Review: “Déjà Vu Live,” Crosby, Stills, Nash & Young

With the 40th anniversary of Woodstock looming for next year, expect to see some of the original participants (those who are still alive, that is) making themselves a little more high profile.  Crosby, Stills, Nash & Young enter the sweepstakes a year early with Déjà Vu Live, the soundtrack to Neil Young’s documentary movie about a recent CSN&Y tour. 

What made this tour different was that they chose to perform many of their politically and socially relevant tunes, including “Teach Your Children,” “For What It’s Worth” and “Wooden Ships.”  So far, so good – however, more than half the songs on this album are selections from Young’s ultra-political album Living With War, and that effectively turns the rest of the band into his backing group.

The movie hype describes the recent tour as “controversial” and it was, only because a number of people walked out when they realized it was going to be the Living With War show.  No wonder: songs like “Let’s Impeach The President” and “Shock And Awe” are more in-your-face than the gentle sentiments of “Teach Your Children” or the weary wisdom of “Find The Cost of Freedom.”  And they are simply not as good.  Yet it’s Young who enlivens the proceedings, with his guitar pyrotechnics on Nash’s “Military Madness” (with topical references to George Bush tossed in) and on “Wooden Ships,” duelling on guitar with Stephen Stills.

Stills and Crosby tend to fade into the background much of the time – the part from “Wooden Ships,” most famously sung by Stills, is handled here by Nash for some reason.  But it’s nice to once again hear “What Are Their Names,” from Crosby’s first solo LP, if only as a crowd-participation chant.  Stills shines, of course, on the Buffalo Springfield warhorse “For What It’s Worth” and you can hear some of his choice guitar licks here and there.  Young’s songs certainly fare the best from the powerhouse lineup but it’s still weaker material than classic CSN&Y stuff.  Would it have killed them to stick in a version of “Woodstock”?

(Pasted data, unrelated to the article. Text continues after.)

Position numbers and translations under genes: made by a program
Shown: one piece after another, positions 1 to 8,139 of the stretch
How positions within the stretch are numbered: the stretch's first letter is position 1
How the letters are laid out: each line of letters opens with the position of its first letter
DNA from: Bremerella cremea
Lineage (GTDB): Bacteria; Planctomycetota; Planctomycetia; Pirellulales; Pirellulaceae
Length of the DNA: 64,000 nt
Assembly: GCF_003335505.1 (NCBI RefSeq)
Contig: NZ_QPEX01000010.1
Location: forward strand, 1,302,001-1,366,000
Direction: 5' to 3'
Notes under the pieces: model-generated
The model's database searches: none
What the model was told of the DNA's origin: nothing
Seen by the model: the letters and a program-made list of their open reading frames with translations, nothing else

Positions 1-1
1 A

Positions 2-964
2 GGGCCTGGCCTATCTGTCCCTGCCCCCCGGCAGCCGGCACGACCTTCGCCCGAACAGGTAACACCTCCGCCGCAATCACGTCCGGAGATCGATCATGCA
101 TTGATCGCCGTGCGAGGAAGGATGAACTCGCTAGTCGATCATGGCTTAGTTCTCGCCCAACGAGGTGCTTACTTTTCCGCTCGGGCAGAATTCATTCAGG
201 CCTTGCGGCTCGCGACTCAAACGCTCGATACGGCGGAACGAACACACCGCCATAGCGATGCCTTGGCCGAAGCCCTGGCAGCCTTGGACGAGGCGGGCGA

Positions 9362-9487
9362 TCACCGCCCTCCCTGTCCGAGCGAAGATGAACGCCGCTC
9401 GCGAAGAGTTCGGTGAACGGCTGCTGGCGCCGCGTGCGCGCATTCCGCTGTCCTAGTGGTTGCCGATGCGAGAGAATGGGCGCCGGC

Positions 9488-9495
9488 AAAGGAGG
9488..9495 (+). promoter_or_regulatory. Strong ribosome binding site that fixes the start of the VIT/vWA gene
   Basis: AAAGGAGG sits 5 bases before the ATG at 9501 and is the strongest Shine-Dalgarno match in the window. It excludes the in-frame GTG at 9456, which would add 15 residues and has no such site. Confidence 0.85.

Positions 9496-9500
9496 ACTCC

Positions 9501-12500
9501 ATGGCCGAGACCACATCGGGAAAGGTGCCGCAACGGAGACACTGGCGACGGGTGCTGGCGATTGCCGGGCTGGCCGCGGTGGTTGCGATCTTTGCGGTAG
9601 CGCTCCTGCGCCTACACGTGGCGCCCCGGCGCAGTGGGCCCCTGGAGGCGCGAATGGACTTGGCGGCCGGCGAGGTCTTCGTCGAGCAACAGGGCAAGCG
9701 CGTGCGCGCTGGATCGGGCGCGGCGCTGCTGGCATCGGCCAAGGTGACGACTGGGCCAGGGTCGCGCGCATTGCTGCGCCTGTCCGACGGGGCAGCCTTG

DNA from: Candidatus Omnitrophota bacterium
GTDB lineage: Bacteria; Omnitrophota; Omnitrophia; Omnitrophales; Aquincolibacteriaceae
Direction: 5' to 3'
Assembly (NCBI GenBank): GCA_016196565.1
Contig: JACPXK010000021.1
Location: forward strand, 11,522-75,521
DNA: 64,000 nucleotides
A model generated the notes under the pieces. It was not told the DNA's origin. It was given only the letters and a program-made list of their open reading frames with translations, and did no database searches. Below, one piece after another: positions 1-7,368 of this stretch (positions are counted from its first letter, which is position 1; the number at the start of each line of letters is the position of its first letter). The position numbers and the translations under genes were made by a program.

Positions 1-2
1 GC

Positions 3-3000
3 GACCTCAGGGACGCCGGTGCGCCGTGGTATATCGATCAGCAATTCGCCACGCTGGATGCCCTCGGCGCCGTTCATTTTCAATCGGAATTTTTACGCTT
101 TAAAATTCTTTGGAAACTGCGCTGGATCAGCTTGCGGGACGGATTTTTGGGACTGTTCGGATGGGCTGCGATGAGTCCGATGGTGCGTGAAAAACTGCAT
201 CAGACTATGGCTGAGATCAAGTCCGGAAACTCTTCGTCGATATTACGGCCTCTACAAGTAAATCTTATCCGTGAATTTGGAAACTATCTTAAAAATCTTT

Say what you want about “aging hippies” and the lack of relevance these relics have in today’s world.  They come from a time when people really cared what musicians had to say, and the sentiments of Déjà Vu Live are at least earnest and sincere.  They support the troops but believe the war putting them in danger needs to end.  They talk about it the only way they know, with their music, 1960s-style.  And I admire that – these guys get out there, they play their own instruments, they still sing harmony although they look and sound like hell.  You can have your Linkin Parks and My Chemical Romances – I like the spirit of these old guys.  Of course, I’m an old guy too … See you next year at Woodstock!

MP3: “Wooden Ships” (live)

MP3: “Military Madness” (live)

Crosby, Stills, Nash and Young official website

3 Responses to “Review: “Déjà Vu Live,” Crosby, Stills, Nash & Young”

  1. […] at 30 Days Out there’s a wonderful review, including the […]

  2. I liked what you had to say about this and linked to it in my post today. Thanks.

  3. 30daysout Says:

    Hey Mike, you have a great blog. Thanks for the shout-out!

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